Juliet is our most special hen. She refuses to hang out with the flock–unless she’s in the mood to hang out with the flock. Every morning, she leaves the coop and heads for the driveway and garage. She used to fly over the fence, but we now just let her out when we open the door in the morning. She’s always waiting and ready to go.

She sneaks into the garage where she gets a special treat, either some sunflower seeds or scratch; then she either hangs out in the garage and driveway doing her own thing or she heads to the dog crate with straw I have set up for her to lay her eggs. I did this because I realized last year that she was not going to lay her eggs in the nest boxes. Instead, she laid her eggs in the woodpile, under trees, in the shrubs. I normally would not find them until it was too late. I started to try to train Juliet to lay her eggs in a box in the garage.

It took just a few times. When she laid her egg in the nest in the garage, I was there immediately with a treat. Within three days, she was trained. And I set her up with a nice dog crate. This became our routine. In spring, summer, and fall, when Juliet is laying eggs, she lays her eggs in her special nest, and when she’s finished, she gets a treat from me. It’s the deal we seem to have.

A couple of weeks ago, I forgot one morning and closed the garage door. About half an hour later, I heard a chicken hollering at the front door. It was Juliet. I apologized, opened the garage door, and she made a path to her dog crate.

Juliet is wicked smart. Still, how she managed to sneak into Ruby’s nest and lay her egg during one of Ruby’s short breaks is a bit of a mystery to me. I always check on Ruby while she’s on her breaks and never once saw Juliet in Ruby’s nest box. I don’t know when she did it, but she did it. “Cowbird,” I thought to myself when I saw that adorable little olive egg.

I am happy to report that 7 of 8 of the lovely Salmon Faverolle eggs from Why Not Farms were developing! Those are very good numbers. I am also happy to report that Juliet’s egg is developing too. She’s such a fantastic little stinker. NOW, Ruby really has 8 eggs.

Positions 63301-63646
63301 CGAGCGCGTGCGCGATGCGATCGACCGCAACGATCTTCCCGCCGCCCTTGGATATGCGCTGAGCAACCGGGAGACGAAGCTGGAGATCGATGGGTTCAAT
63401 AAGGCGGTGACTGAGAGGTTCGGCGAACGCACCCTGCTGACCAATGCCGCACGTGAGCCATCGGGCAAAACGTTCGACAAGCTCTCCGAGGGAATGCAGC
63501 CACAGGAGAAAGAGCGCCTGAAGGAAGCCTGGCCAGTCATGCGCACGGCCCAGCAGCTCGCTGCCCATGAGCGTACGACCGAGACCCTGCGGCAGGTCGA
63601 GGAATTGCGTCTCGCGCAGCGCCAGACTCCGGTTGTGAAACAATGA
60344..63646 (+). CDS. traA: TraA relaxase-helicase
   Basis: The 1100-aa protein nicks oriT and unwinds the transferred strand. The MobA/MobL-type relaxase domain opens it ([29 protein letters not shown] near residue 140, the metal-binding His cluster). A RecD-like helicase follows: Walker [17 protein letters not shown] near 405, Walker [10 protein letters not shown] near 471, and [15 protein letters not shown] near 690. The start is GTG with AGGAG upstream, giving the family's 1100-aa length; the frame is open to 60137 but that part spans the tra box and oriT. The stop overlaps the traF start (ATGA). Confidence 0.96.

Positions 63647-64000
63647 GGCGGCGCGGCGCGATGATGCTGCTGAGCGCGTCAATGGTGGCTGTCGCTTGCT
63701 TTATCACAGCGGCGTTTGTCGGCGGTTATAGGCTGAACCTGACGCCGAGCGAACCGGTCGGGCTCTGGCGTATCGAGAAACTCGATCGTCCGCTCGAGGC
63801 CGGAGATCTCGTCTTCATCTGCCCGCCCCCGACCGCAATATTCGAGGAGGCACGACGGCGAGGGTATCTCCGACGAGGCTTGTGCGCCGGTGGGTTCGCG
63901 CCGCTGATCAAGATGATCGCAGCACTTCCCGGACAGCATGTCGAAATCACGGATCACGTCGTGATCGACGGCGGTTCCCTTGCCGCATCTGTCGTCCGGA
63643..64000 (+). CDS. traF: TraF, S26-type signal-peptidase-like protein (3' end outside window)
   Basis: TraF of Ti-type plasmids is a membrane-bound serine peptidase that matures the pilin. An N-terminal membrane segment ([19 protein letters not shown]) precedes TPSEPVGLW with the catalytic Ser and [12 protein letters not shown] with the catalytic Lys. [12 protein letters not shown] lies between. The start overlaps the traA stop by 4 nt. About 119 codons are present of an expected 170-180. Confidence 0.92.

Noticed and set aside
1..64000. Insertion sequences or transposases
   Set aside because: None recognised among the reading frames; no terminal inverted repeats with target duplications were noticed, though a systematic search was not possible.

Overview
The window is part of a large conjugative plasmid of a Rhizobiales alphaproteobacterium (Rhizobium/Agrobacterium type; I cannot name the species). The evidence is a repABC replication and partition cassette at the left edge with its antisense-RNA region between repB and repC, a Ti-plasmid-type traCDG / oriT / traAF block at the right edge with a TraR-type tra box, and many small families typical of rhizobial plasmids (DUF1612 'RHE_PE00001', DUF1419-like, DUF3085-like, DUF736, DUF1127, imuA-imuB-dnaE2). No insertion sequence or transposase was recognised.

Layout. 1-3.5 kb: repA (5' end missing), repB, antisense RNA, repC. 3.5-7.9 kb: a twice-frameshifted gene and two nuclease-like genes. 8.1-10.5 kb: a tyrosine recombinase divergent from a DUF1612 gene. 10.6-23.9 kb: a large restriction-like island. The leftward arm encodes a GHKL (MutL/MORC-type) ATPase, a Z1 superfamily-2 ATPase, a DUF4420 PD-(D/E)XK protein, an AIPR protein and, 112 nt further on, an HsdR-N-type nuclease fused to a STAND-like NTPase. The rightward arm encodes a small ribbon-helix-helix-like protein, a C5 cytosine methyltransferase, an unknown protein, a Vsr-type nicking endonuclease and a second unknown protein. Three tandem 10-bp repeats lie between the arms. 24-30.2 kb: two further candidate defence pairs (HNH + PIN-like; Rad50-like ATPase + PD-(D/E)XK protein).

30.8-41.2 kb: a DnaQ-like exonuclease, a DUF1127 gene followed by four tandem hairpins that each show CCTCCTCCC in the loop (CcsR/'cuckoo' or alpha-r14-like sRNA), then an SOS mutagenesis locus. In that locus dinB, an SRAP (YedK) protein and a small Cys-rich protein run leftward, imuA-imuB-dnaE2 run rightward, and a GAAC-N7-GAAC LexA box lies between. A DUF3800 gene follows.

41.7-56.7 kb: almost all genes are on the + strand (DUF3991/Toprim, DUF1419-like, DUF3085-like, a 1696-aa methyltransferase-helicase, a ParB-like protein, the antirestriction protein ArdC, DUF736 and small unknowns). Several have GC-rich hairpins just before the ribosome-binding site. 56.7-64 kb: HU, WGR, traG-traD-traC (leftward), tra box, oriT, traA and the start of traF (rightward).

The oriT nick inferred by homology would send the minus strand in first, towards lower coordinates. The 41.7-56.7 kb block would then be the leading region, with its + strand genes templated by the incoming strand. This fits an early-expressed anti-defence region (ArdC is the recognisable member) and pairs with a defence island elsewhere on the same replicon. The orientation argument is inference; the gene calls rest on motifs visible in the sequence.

If the egg continues to develop and a chick hatches, it will be the first and only baby we have from Juliet.

It’s Time to Freeze Your Eggs

Day 7 of 365

I have to start today’s post with a Ruby update. She deserves top billing today. This morning, when she took a break from her eggs, I started the clock for her. I always give her one hour and then have to go chase her down and bring her back to her eggs. But not today! This morning, after her hour break was up, I went out to see where she was. I was feeling quite tired from last night’s big night of cello. I have learned over the last few years of being a cello mom that another perk of being an empath is that I feel exhausted after my kiddo performs. I did not think I had the legs to chase a tiny, speedy chicken again this morning.

I am happy to report she was waiting for me at the door of the coop. When I opened the door, she went right to the garage. I played it cool and watched from afar. Sure enough, within a minute or so, she went to her eggs! I was so thankful she didn’t have to be reminded this morning. I brought her some treats. She rewarded me with a good peck on the hand.

Another task for the day was freezing eggs. It’s May, and our hens always lay really well in May and June. By the end of June, half of the flock is trying to go broody, and the egg laying drops off. We have a few customers who love our eggs, but I am hesitant to take on too many more, as I have found, that later in the summer, things slow down. And, of course, in fall, there is the molt. And, of course, after that comes winter. And since we do not add light in our coop, egg production really slows down. But right now, we are overrun with eggs!

Since hard times are always coming in fall and winter, a few years ago, I started the habit of freezing eggs in May and June. Then, this coming Thanksgiving, when I need like two dozen eggs to make Thanksgiving pies and rolls and the like and only have two eggs in coop, all I have to do is bring out the frozen eggs.

One year, I had to take the walk of shame at the grocery store and buy eggs. It had been years since I had eaten grocery store eggs, but our hens really slowed down one winter when we had no new hens laying to help us through the slow times. We ended up making scrambled eggs one morning out of those store-bought eggs, and I could not believe the difference! The eggs were terrible to me, and, I am not kidding, I just about cried eating them. “They taste like depression,” I said. I couldn’t finish eating them. For real, you can taste the difference between happy eggs and sad eggs–at least I think I can.

After that, I started freezing eggs.

It’s a very simple process. I have tried a few different methods I read about on the internet, but this one worked best for me. If you are overrun with eggs and do not plan to add light to your coop in the winter, now is the perfect time to freeze your eggs. They will be great for baking, quiche, and even scrambled eggs come December.


muffin pan
small bowl
cooking spray
metal straw (optional)
gallon freezer bags for storage


  1. Spray your muffin pan with cooking spray.
  2. Crack an egg and scramble it in a small bowl. It’s best to scrambled it. I tried a batch without scrambling, and the yolk was just too hard and wouldn’t thaw properly after freezing.